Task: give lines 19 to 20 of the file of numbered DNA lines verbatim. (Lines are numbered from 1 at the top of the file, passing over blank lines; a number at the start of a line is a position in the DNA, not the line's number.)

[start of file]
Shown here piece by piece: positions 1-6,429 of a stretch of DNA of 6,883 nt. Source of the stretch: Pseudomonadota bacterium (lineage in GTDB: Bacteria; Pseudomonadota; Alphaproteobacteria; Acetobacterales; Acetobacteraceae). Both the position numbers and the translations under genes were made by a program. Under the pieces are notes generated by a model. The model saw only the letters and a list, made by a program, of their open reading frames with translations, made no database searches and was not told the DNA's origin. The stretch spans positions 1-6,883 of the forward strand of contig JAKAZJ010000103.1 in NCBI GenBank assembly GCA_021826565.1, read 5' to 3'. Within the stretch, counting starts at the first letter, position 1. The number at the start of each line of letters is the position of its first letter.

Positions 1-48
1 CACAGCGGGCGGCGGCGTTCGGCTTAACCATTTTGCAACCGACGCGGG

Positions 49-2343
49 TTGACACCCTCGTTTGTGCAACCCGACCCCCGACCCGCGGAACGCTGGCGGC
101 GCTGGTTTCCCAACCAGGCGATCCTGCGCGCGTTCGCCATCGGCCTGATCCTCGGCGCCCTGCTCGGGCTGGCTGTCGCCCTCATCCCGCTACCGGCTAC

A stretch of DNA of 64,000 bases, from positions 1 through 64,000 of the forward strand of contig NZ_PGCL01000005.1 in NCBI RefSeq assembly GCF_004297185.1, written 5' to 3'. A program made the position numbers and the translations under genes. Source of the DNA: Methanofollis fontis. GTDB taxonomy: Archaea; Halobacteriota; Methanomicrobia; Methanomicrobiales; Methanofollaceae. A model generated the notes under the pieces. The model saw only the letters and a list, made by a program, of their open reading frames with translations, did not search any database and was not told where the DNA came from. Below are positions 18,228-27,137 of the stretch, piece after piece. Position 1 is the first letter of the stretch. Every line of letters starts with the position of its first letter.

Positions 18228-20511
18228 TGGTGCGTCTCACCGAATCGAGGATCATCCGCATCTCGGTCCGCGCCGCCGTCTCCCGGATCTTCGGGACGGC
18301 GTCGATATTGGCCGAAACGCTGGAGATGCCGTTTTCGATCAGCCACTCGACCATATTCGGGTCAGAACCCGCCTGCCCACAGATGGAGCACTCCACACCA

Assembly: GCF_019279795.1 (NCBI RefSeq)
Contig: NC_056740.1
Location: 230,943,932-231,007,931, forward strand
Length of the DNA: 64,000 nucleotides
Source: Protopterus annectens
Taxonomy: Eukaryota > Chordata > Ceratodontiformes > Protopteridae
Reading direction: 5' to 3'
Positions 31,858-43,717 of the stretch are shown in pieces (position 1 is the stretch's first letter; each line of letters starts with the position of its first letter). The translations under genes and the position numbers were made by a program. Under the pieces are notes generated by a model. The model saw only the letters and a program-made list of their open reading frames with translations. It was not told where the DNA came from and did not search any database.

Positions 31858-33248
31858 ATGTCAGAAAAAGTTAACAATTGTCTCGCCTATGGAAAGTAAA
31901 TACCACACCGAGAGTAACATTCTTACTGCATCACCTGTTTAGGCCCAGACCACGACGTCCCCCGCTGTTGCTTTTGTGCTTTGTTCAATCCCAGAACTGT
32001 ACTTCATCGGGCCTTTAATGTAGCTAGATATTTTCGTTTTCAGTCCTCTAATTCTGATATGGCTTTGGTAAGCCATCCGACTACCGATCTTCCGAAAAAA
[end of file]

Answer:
Positions 31858-33248
31858 ATGTCAGAAAAAGTTAACAATTGTCTCGCCTATGGAAAGTAAA